NOTRE DAME, Ind. - A game that gave Notre Dame an opportunity to make a statement quickly turned into a game to forget Saturday afternoon. Before Brian Kelly and his Fighting Irish knew what hit them they were staring straight into a 14-0 hole that eventually resulted in a 35-21 loss to Oklahoma.
Tommy Rees had his second pass attempt of the game intercepted and returned for a touchdown just 49 seconds into the game and then the senior was intercepted again on the first play after the Irish got the ball back. The Sooners quickly turned that pick into points too and the Irish could never catch up.
"We don't want to put this whole thing on Tommy," Kelly said after Notre Dame's first home loss in nearly two calendar years. "It's everybody. We always go back to the quarterback around here, but this is about 11 players."
"It's natural for everybody to go back to the quarterback, but there's 11 players out there," Kelly continued. "We just have to do a better job of taking care of the football."
The Irish had committed just three turnovers through their first four games of the season, but after another Rees interception in the second quarter they had three in the first half alone.
Not A Fast Start...Again
Kelly talked earlier in the week about getting off to a faster start, but that obviously did not happen against the Sooners. The Irish trailed 14-0 before settling down and making it 14-7 after Tommy Rees's six-yard touchdown to T.J. Jones. Kelly was asked afterward if he has a diagnosis for the team's low pulse rate at the start of the last four games.
"If I knew what that was I would not be standing here right now," Kelly snapped. "I'd be doing something else. This is my 23rd year as a head coach. You never expect to not pick up the simplest of stunts and have your quarterback get the ball stripped. You never expect not to run the right route when you're supposed to."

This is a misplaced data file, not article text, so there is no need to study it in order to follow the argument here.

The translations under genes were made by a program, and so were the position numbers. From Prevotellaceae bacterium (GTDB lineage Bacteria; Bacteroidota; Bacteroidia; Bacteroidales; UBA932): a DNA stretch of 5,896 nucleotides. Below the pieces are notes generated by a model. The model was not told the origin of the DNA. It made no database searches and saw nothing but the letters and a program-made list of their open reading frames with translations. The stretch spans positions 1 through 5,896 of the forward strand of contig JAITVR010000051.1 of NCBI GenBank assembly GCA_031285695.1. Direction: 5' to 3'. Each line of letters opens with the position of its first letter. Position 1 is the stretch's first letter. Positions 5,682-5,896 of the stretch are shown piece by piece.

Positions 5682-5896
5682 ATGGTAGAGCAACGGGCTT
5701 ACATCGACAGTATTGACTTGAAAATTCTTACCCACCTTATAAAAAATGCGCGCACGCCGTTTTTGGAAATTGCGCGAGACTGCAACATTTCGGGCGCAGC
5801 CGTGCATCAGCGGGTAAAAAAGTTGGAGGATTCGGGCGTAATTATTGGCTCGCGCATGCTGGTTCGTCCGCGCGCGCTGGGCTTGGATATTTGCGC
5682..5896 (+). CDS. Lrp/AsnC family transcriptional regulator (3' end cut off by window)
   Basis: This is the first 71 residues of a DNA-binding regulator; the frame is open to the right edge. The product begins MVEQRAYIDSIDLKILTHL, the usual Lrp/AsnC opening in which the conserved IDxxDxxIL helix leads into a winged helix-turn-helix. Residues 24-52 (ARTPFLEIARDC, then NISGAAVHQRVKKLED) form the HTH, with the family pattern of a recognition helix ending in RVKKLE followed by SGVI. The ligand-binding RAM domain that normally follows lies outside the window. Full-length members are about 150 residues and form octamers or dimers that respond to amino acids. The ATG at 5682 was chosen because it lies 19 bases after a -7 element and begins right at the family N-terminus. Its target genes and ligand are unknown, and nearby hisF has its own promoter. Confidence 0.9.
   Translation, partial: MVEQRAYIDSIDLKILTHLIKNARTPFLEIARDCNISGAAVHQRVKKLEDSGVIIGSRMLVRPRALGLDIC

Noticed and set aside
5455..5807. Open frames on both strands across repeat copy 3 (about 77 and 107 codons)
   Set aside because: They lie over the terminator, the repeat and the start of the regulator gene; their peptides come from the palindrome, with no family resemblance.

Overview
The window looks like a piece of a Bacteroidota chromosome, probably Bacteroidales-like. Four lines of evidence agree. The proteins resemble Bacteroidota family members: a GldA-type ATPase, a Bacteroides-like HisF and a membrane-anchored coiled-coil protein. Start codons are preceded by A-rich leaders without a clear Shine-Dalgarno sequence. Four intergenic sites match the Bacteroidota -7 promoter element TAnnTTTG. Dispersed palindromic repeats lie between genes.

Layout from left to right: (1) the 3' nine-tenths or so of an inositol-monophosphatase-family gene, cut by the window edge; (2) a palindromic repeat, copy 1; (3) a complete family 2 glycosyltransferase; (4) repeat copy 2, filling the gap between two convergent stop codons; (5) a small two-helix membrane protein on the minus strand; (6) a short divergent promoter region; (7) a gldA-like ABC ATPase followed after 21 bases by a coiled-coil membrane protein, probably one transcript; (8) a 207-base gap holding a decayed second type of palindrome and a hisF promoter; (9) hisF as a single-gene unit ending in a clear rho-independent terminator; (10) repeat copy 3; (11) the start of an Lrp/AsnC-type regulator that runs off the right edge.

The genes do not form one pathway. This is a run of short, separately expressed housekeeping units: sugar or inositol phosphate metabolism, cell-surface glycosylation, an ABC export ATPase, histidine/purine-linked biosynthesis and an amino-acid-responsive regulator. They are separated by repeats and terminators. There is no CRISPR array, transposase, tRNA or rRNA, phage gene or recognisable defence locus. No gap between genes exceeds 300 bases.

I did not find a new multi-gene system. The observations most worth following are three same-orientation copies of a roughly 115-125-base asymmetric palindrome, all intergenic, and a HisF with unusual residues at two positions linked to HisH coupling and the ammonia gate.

"You never expect those things, but they happen," he continued. "That's why you have ulcers in this business. So you go back (and) you've got to be communicating. Because ultimately it falls on me."
Kelly said communicating better and coaching better are the ultimate cure for what ails the Irish.
The Running Got Going
The Irish had not surpassed the century mark rushing since going for 188 in the season-opening win over Temple. They finished with 220 rushing yards on the day though, including 88 in the first quarter alone. George Atkinson led the way with a career-best 14 carries for 148 yards. Kelly said earlier in the week that Atkinson had to run more physically.
"We told him that," said Kelly. "We told him if he wanted to be the starter that he can't get tackled by his ankles. He can't be the guy that goes down."
"I thought he ran the ball today like I expect George Atkinson to run the ball," Kelly continued. "He's got to do that every week. He shouldn't be tackled by his ankles and he showed that today. I hope he brings that game with him each and every week, because it was sure fun to watch George Atkinson today."
Atkinson's previous career-high rushing day was last season against Miami. The highlight of his day against the Sooners was an 80-yard touchdown run not quite a minute and a half into the second half.
It marked Notre Dame's longest run since Terrance Howard bolted for an 80-yard score against West Virginia on Oct. 21, 2000. Notre Dame had won 15 straight games when rushing for at least 200 yards. The Irish also outgained the Sooners 220-212 on the ground and had won 45 of their last 47 games when outrushing a foe.
The Hendrix Factor
Backup quarterback Andrew Hendrix made his first appearance of the season against the Sooners. Hendrix came in during Notre Dame's fourth drive of the game during the first quarter to aid in his team's first scoring drive of the game.
"We wanted to be a little more diversified (and) help our third down package," Kelly said when asked if Hendrix's appearance was specific to Oklahoma's defense. "(We wanted to) make sure that now you have to defend the quarterback and really just simply give us some more options in third and short."
Kelly noted Notre Dame's struggles in past third down and short yardage situations. Hendrix had five carries for 10 net yards. He was 0-for-1 passing.
"He's got some work to do," Kelly said of Hendrix. "We've got to continue to work with him, but I think it gives us some things that the defense has to defend as well with him in there."
The Fighting Irish now have a lot of work to do if they are to go to a BCS bowl this season. Notre Dame has only earned back-to-back BCS bids once - in the 2005 and 2006 seasons.
"(I) don't really care about that stuff," said Kelly when asked about BCS hopes. "That's for you guys to talk about. I've got a football team here we're trying to develop and work with. You guys can have your own comments and decide what that means and you can put in whatever bowl you want. We're dealing with our players. We've got to coach better (and) we've got to develop our players better."